14 October 2008

Essex researchers lead the way in Understanding Society

A group of Essex researchers are at the helm of the world’s largest and most ambitious longitudinal survey ever. Understanding Society, a £15.5 million project being led by the Institute for Social and Economic Research, ISER, at the University of Essex will look at the long term effects of social and economic change and become a flagship resource for researchers all around the world.

The survey will collect information annually from 100,000 individuals, across 40,000 households from across the UK. The large sample size will give a unique opportunity to explore issues for which other longitudinal surveys are too small to support effective research. It will permit analysis of small subgroups, such as teenage parents or disabled people.

Initial funding for the highly innovative project comes from the Department of Innovation, Universities and Skills and the Economic and Social Research Council (ESRC). It represents the largest single investment in academic social research resources ever launched in the UK. Initial funding will carry the study though to 2012, however it is envisaged that the project will continue for decades to come.

Speaking at the launch of the new survey, Understanding Society Director, Professor Nick Buck, of ISER said: “We are very pleased to lead this exciting project which will provide high quality longitudinal data about the people of the UK, their lives, experiences, behaviours and beliefs, and will enable an unprecedented understanding of diversity within the population. It represents the latest stage in the UK’s uniquely successful tradition of longitudinal data and we aim to ensure it becomes a flagship resource for the research and user community in the UK – and beyond.”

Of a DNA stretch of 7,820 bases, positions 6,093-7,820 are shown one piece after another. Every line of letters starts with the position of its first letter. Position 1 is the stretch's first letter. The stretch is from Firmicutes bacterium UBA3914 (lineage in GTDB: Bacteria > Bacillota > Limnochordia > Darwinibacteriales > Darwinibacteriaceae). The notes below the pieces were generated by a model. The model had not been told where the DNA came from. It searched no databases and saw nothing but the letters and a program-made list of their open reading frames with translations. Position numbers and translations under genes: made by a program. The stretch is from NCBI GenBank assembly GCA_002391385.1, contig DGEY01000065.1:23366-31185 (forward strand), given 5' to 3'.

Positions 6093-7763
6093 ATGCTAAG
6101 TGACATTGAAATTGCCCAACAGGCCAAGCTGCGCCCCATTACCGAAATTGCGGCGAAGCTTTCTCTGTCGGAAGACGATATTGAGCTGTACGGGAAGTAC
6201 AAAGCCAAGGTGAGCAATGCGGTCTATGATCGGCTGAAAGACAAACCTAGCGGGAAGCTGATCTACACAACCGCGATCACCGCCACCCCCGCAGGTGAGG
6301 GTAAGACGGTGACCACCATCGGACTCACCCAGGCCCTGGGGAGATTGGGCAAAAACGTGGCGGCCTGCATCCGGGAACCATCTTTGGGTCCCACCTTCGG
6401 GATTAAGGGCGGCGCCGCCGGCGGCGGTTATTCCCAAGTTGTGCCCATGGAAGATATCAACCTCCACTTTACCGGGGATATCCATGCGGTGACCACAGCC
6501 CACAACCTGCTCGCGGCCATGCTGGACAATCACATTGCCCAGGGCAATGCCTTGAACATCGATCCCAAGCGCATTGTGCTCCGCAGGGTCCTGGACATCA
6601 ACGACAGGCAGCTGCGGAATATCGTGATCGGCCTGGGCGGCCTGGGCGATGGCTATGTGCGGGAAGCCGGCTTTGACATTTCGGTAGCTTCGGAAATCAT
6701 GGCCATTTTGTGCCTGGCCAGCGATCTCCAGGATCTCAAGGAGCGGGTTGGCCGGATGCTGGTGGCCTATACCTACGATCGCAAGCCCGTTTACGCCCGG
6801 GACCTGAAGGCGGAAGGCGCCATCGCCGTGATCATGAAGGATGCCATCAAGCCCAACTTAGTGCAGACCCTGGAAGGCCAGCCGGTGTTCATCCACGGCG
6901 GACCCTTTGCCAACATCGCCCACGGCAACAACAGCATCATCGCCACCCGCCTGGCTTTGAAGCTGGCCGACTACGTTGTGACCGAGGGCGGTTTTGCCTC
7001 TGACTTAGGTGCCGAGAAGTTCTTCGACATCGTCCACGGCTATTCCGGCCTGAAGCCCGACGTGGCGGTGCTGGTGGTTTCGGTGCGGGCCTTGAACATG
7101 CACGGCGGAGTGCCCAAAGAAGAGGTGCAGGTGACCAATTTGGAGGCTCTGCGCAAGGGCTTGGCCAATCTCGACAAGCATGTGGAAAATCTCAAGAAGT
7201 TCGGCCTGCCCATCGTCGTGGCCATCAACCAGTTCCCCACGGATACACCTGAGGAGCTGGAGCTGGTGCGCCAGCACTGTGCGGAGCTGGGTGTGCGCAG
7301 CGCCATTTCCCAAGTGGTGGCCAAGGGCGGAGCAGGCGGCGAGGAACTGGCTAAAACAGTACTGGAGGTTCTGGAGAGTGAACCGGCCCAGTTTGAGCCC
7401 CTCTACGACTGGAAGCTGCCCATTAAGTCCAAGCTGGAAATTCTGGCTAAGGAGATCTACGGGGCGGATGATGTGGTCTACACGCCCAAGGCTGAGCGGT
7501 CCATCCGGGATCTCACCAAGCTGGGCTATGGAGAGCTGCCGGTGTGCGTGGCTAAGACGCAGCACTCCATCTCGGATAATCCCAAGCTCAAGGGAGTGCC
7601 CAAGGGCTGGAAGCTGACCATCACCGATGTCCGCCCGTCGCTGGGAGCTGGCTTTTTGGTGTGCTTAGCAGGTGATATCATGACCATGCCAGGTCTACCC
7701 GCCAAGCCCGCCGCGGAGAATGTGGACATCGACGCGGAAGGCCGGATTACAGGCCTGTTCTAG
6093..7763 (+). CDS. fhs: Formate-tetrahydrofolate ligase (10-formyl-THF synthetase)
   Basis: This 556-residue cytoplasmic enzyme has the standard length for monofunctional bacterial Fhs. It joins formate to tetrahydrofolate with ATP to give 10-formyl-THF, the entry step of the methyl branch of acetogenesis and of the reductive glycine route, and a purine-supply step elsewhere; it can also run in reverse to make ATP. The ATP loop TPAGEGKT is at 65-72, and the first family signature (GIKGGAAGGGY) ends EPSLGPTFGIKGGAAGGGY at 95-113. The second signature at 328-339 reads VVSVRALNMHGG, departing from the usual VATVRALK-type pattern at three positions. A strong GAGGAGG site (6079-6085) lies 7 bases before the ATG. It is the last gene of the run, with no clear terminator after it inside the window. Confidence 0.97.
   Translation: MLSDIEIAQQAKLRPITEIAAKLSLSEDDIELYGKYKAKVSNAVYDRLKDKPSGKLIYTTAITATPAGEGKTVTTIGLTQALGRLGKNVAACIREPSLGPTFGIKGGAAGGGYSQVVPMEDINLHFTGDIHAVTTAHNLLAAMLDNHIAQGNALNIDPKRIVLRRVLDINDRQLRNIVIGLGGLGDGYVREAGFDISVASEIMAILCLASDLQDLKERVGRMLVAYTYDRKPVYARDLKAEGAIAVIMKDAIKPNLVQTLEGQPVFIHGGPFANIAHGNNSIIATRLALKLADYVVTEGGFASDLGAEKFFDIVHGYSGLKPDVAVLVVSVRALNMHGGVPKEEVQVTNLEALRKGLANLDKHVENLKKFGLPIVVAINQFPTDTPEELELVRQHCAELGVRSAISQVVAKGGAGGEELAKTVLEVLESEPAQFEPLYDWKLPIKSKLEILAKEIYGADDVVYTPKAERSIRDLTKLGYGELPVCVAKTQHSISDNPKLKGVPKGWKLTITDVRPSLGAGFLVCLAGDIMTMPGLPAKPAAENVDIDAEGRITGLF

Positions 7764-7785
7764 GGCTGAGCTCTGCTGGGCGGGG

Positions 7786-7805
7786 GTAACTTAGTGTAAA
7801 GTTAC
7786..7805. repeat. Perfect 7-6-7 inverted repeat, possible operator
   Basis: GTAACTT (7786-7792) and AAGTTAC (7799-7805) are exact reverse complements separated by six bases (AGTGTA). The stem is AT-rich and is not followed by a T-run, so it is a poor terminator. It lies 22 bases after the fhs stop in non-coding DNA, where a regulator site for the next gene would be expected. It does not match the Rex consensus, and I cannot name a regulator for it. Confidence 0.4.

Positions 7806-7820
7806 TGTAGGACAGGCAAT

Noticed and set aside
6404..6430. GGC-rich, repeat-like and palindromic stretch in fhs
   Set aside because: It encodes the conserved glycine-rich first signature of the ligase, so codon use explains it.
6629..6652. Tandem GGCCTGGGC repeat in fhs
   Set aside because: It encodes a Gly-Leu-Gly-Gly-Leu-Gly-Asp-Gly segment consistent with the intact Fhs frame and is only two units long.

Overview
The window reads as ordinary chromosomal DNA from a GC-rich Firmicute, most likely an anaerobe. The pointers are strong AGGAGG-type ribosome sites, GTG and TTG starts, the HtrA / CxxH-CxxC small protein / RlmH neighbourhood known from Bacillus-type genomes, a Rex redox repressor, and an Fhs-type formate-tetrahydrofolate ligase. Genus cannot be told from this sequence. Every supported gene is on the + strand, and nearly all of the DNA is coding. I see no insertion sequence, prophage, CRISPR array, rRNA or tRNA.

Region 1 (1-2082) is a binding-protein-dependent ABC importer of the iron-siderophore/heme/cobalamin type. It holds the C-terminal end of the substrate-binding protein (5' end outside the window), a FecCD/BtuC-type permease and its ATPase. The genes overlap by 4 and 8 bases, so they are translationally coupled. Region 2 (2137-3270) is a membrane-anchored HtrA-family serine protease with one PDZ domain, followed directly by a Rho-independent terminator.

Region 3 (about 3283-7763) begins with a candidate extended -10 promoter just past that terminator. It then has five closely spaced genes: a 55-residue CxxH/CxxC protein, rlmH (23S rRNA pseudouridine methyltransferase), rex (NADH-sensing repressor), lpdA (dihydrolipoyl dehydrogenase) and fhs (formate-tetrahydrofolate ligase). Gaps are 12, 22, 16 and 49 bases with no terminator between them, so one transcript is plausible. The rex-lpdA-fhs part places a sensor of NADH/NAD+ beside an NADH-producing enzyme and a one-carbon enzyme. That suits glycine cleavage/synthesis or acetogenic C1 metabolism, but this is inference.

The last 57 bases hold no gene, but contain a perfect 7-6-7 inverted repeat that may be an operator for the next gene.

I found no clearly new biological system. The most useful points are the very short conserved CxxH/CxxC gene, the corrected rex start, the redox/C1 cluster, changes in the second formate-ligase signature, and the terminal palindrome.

For at least the last 50 years, social scientists have been capturing information to study these changes, in studies such as the British Household Panel Survey, and successive Governments have been using that information to inform policy decisions, such as the long term health implications of smoking and how poverty impacts on children.

Professor Ian Diamond, Chief Executive of the ESRC, said: “This is an exciting and important development that will increase our understanding of communities and society in general. The study will benefit policy researchers and policy makers in the UK, and researchers and research users in a wide range of academic and non-academic environments around the world.”

For further information please contact the University of Essex communications office on 01206 874377 or e-mail comms@essex.ac.uk.

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